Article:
His talent extended to imitating numerous artists, including Heinrich Campendonk, the German expressionist, and André Derain, the French fauvist. Forged labels from galleries or collections heightened the authenticity. The Beltracchis spent months researching the artist’s life, creating paintings that related to “lost” works or “gaps” in his oeuvre.

Wolfgang said: “Ernst was a very typical example. He always painted series, always in a specific way. In one series, for example, he painted crowds, and in the next forests. So what was missing was a painting featuring crowds and forests together. A transition picture, you might say. And that’s the picture I painted.”

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He spoke of having a “physical reaction” to paintings. “I read the handwriting by seeing and feeling every movement of his body from him, reading his state of mind from the brushstrokes, because handwriting is made up of movement and time.”

Helene explained that they traveled to the places where such pictures were painted and at the same time of year. “When you’re actually there, you can really feel what it was like and you can imagine how the painter stood or sat or lived and which influences he was exposed to.”

The couple recalled laying a “brilliant trail” in faking a photograph of a still life exhibition that was held in Berlin in 1924 to give the impression that their forged Léger painting had been on its walls.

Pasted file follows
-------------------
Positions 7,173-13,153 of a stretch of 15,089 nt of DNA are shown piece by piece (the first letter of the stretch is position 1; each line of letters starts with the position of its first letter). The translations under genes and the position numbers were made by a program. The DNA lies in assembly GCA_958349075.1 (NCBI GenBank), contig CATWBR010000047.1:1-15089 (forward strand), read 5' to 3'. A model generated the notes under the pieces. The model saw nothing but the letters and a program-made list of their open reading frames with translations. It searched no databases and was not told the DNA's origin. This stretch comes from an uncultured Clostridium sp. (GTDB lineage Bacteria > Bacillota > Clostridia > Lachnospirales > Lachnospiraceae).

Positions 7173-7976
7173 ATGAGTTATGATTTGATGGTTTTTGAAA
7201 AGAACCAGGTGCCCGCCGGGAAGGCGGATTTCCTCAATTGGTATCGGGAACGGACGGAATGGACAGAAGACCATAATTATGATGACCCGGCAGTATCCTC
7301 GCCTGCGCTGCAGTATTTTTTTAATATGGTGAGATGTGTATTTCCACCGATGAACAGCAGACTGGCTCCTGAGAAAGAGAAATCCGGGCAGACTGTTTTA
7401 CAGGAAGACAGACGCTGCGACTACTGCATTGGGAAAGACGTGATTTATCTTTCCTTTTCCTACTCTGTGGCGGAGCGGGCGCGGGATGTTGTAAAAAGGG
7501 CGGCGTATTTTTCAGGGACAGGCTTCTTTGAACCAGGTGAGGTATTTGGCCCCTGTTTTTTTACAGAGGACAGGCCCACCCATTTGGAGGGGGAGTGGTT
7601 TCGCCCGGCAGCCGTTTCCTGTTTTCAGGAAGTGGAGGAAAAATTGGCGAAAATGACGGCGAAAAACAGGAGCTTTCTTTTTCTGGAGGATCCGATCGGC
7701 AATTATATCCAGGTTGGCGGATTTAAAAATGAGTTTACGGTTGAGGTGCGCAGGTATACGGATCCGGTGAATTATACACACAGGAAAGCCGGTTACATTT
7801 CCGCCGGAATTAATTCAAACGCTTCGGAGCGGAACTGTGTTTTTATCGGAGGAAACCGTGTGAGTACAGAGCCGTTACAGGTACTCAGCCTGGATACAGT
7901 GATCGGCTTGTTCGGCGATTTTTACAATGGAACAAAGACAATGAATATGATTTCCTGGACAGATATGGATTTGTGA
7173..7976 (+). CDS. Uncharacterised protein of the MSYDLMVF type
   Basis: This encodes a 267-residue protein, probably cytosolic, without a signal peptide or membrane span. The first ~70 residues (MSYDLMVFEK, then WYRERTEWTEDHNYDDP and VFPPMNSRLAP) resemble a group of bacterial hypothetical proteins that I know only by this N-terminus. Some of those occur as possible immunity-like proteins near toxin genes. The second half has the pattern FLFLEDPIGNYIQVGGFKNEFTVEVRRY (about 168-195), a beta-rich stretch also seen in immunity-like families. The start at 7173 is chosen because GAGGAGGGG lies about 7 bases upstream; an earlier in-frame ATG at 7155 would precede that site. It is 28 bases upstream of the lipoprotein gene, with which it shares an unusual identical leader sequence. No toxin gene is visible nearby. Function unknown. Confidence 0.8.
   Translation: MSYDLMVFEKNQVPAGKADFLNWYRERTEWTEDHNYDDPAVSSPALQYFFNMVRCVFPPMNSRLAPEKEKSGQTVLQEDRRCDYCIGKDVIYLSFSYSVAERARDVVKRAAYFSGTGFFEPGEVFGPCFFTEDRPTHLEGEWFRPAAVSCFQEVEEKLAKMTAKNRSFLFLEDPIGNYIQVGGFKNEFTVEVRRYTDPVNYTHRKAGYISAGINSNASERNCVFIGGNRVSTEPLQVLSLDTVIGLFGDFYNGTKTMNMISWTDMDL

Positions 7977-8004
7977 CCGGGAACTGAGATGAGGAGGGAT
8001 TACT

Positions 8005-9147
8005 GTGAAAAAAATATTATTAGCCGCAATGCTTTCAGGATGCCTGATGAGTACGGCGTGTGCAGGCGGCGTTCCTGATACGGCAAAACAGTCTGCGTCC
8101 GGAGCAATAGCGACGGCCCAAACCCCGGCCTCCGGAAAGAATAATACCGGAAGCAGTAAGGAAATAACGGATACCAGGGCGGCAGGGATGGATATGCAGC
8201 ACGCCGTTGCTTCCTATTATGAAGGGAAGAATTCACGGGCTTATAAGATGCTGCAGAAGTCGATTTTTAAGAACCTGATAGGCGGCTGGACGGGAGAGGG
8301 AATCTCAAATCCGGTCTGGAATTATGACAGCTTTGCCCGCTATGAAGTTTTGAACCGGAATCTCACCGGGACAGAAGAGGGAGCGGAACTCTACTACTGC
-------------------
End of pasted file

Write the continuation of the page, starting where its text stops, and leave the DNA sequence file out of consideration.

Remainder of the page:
Beltracchi said: “The exhibition really happened, but there were no photos of it – and of course my forged picture wasn’t really there.”

For him, “the cherry on the cake” was a note he had forged between the gallery’s deceased former owner and a collector known to have bought from him. The owner’s son identified his father’s signature “straight away”.

Fischer writes: “The fact that everything had always gone so smoothly may have made Wolfgang Beltracchi a little careless. For his last picture of him, he used the wrong white. That was the beginning of the end of the Beltracchis’ career as forgers.”

In 2008, analysis of their forged Campendonk painting – Rotes Bild mit Pferden (Red Picture with Horses), which had sold for a record price of €2.8m in 2006 – revealed traces of titanium white, a pigment that was not used by the supposed painter in 1914. Beltracchi had run out of zinc, which he used to mix with his white color himself, and he bought a pure zinc white from a Dutch manufacturer that did not disclose that the paint contained traces of titanium white.

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That was his “fatal mistake”. It sparked a police investigation. Panic spread through the art world and, in 2011, a German court sentenced Wolfgang and Helene to six and four years respectively.

Asked what most surprised her about the couple, Fischer said: “That they bought liberty and free time with the money they organized for themselves through the scam. No Ferrari, no Prada dresses, but free space to go to museums, to look after the children, to pursue their passion for research.”


www.theguardian.com